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GPT Protective Partition Windows 10 RRS feed

  • Question

  • Running into a bit of an issue.  I am totally stumped and Google has been of little help.  So a little about my builds.  Machine 1 is my would be home server.  Running Win 10 Pro v1903.  It is a Dell PE T610.  Dual Xeon CPU and 48gb ram.  System drive is a 500gb spinner drive and I am using storage pool setup up in parity with 7 4tb HGST hot swap NAS drives.  Works great! Machine 2 is a slightly older Dell Optiplex.  Single core i3 with 8gb ram.  System drive is a 256gb ssd.  Running Win 10 Home v1903.  This is my HTPC.  So on to my issue.  I also have other HGST 4tb NAS drives that I am trying to use to backup my storage pool data.  When I pull the drive (loaded with all my data) from machine 1 and try to attach it to machine 2 (whether usb or sata), my drive shows up as "GPT PROTECTIVE PARTITION" under computer management.  As you know, that now makes the drive totally unaccessable.  If I put the drive back in machine 1, it works just fine.  But my whole purpose of this is to have the HDDs stored at my office as an "offsite backup".  How to I stop this GPT PROTECTIVE PARTITION from happening so I can plug the drives into a different machine?  I hope this makes sense...

    Wednesday, January 15, 2020 5:04 PM

All replies

  • Hi,

     

    >>How to I stop this GPT PROTECTIVE PARTITION from happening so I can plug the drives into a different machine?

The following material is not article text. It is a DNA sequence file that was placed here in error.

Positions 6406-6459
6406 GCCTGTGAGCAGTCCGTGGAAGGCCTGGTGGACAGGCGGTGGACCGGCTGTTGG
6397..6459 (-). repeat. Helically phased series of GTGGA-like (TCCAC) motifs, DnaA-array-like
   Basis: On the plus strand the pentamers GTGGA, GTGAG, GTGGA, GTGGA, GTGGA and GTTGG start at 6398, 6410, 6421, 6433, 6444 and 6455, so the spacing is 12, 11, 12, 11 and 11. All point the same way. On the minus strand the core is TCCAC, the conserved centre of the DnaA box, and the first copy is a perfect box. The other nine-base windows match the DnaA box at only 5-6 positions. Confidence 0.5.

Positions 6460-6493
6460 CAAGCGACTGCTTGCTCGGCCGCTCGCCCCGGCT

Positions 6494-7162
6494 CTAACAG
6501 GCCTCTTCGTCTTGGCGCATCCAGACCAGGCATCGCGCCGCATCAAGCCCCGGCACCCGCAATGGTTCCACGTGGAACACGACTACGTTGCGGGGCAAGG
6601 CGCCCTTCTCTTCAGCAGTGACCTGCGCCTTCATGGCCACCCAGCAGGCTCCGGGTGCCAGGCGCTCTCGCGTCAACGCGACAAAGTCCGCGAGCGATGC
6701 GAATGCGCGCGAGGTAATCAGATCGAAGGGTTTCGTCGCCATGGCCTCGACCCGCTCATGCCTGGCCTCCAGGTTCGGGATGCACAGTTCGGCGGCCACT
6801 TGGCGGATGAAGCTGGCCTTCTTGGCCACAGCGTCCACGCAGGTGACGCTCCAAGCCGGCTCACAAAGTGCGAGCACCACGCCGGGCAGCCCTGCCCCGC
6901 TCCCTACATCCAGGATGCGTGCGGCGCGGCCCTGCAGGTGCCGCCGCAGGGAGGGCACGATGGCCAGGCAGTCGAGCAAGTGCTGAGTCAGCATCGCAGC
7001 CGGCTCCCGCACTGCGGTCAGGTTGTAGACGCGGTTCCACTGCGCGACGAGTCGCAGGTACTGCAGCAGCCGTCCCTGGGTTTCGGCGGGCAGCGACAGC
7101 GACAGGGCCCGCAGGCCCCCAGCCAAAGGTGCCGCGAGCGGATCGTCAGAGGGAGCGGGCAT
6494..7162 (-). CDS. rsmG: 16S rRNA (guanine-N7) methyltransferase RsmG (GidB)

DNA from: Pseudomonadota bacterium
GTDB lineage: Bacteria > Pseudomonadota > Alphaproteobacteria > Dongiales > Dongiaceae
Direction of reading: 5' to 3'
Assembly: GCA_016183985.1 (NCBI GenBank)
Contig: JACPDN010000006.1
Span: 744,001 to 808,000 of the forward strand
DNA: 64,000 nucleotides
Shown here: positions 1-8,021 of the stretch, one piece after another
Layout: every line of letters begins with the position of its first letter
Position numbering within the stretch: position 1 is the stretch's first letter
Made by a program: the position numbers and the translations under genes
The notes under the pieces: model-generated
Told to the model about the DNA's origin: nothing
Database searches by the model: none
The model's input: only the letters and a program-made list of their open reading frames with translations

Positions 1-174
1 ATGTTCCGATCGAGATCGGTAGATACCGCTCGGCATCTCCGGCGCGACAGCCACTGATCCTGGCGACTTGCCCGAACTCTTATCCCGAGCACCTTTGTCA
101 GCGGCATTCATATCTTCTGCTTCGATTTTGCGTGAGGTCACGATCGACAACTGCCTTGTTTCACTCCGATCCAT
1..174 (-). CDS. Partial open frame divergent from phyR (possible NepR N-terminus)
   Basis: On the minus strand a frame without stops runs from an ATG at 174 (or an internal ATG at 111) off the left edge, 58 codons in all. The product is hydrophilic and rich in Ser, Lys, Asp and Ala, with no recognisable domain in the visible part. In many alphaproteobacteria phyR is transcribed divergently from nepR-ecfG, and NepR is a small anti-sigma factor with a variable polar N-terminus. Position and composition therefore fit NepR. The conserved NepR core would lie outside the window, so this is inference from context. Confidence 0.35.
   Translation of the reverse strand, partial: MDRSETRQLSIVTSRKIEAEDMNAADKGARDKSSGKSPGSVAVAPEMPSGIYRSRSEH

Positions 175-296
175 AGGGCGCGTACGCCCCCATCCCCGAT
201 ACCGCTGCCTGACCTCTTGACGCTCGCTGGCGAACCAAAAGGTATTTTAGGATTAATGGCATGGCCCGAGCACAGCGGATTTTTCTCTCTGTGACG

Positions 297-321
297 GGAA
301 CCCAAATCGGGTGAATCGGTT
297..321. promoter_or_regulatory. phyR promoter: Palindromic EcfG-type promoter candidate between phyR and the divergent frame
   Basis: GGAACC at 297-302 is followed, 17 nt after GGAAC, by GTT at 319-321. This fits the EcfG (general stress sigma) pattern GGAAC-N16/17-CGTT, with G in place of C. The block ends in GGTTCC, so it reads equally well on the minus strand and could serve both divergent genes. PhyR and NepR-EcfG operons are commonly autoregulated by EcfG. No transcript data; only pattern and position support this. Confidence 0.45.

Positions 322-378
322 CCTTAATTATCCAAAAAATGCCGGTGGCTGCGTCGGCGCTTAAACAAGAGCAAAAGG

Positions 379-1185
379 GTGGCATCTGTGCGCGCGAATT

You could remove GPT Protective Partition using diskpart command.

    Note: Diskpart will remove all your data and partition structure from the disk. Thus, you should backup files in advance if there are vital data.

     

    Kindly refer to the following steps:

    Step 1. Find disk number of the GPT protective partition and remember it.

    1. Right-click Computer or This PC and then select Manage from the context menu.

    2. Select Disk Management in the pop-up window.

    3. Find the disk marked as GPT Protective Partition and remember its disk number.

     

    Step 2. Remove GPT protective partition in Windows 10

    1. Type cmd in the search box and then run as administartor..

    2. Type diskpart in the command prompt and hit Enter.

    3. Type the following commands in order and press Enter after each one:

    list disk

    select disk n(n refers to the disk which marked as GPT Protective Partition.)

    clean

    convert mbr

    exit

     

    Hope can help you. Have a nice day!

     

    Best Regards,

    Kiki

     


    Please remember to mark the replies as answers if they help.
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    Thursday, January 16, 2020 6:12 AM
  • Hi,

     

    Was your issue resolved?

     

    If you resolved it using our solution, please "mark it as answer" to help other community members find the helpful reply quickly.

    If you resolve it using your own solution, please share your experience and solution here. It will be very beneficial for other community members who have similar questions.

    If no, please reply and tell us the current situation in order to provide further help.

     

    Best Regards,

    Kiki